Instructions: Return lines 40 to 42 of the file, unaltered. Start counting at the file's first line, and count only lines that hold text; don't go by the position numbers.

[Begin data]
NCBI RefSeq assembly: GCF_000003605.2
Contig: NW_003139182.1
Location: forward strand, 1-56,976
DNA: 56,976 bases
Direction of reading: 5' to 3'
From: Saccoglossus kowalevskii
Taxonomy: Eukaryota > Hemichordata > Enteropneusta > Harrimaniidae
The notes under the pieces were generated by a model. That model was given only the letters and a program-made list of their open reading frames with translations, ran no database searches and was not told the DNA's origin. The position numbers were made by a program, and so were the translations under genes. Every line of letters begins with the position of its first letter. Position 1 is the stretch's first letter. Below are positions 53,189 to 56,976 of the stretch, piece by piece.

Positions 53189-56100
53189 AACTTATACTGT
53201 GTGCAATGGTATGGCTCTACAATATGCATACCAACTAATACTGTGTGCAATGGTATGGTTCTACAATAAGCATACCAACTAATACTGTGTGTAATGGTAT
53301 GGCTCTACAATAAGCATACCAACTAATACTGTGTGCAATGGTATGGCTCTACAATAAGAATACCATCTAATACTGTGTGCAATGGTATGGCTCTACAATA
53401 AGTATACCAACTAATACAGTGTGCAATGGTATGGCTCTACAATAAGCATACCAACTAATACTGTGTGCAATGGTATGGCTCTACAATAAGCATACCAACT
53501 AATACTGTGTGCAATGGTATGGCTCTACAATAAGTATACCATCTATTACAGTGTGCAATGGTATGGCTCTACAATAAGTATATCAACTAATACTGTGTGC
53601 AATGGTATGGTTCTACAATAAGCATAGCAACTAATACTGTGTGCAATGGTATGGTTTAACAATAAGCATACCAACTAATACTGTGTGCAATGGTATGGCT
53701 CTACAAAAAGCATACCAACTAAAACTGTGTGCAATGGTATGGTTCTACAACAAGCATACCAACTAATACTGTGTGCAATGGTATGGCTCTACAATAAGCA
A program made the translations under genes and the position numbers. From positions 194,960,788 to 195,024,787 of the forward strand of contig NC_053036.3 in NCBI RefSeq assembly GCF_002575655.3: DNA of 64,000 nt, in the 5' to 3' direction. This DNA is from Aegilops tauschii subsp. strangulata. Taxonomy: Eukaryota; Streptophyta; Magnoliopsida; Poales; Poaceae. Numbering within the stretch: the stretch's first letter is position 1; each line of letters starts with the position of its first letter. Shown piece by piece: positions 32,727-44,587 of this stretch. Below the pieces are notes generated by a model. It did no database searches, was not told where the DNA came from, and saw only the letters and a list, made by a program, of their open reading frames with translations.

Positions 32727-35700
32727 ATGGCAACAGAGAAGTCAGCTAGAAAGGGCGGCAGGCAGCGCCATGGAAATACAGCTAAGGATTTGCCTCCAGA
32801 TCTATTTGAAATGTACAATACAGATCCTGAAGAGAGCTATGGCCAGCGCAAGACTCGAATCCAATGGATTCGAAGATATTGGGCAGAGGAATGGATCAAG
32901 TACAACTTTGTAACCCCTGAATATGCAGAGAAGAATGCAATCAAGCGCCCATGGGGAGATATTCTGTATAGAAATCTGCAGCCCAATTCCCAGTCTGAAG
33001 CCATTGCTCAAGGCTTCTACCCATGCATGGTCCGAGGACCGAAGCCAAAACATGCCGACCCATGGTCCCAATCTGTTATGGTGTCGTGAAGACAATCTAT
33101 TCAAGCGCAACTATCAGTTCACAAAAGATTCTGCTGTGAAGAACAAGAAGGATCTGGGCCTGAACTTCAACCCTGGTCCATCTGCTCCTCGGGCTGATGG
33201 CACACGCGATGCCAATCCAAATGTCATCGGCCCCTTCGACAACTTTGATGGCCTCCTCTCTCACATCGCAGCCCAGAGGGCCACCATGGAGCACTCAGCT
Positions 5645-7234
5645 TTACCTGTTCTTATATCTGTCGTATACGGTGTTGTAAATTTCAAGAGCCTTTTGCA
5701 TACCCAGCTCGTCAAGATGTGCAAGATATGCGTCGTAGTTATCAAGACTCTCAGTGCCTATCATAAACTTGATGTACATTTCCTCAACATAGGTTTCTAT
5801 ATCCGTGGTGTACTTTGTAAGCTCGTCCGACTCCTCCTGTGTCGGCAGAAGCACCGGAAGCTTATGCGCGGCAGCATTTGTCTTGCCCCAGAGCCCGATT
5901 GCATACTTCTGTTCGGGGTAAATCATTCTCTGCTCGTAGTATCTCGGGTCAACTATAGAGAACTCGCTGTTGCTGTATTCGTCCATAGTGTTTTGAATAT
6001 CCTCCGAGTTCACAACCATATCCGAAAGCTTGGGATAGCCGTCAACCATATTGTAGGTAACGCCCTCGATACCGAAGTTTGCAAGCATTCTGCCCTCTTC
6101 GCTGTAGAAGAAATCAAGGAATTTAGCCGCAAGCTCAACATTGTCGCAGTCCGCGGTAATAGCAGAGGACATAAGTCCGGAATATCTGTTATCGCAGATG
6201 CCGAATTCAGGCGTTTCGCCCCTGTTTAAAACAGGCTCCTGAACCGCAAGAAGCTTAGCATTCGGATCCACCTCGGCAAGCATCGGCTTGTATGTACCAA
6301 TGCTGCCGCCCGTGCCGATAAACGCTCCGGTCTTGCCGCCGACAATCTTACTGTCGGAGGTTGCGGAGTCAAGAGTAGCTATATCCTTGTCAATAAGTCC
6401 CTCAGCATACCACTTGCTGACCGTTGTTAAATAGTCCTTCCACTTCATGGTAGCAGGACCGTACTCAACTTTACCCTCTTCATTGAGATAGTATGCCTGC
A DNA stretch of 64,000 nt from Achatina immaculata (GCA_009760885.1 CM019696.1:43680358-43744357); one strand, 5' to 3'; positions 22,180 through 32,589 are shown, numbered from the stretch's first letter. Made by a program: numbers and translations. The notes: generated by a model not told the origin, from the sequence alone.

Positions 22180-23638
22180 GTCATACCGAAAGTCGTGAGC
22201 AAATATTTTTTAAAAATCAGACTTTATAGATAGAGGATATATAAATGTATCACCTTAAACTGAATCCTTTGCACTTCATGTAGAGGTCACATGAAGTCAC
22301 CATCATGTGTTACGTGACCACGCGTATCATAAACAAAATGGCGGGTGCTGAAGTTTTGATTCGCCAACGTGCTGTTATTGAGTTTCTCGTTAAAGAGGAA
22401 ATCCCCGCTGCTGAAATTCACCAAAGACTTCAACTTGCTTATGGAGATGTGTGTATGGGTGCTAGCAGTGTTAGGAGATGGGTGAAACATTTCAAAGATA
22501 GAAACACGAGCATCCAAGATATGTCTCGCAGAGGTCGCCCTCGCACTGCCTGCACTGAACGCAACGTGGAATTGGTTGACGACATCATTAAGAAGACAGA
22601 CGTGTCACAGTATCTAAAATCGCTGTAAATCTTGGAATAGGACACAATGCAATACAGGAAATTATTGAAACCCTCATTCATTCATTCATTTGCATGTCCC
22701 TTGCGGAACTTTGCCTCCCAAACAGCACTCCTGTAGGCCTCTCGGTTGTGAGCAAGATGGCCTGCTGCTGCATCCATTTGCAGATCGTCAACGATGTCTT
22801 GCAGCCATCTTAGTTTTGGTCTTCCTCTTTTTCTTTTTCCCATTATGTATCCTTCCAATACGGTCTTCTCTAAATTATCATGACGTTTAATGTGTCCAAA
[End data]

22401 ATCCCCGCTGCTGAAATTCACCAAAGACTTCAACTTGCTTATGGAGATGTGTGTATGGGTGCTAGCAGTGTTAGGAGATGGGTGAAACATTTCAAAGATA
22501 GAAACACGAGCATCCAAGATATGTCTCGCAGAGGTCGCCCTCGCACTGCCTGCACTGAACGCAACGTGGAATTGGTTGACGACATCATTAAGAAGACAGA
22601 CGTGTCACAGTATCTAAAATCGCTGTAAATCTTGGAATAGGACACAATGCAATACAGGAAATTATTGAAACCCTCATTCATTCATTCATTTGCATGTCCC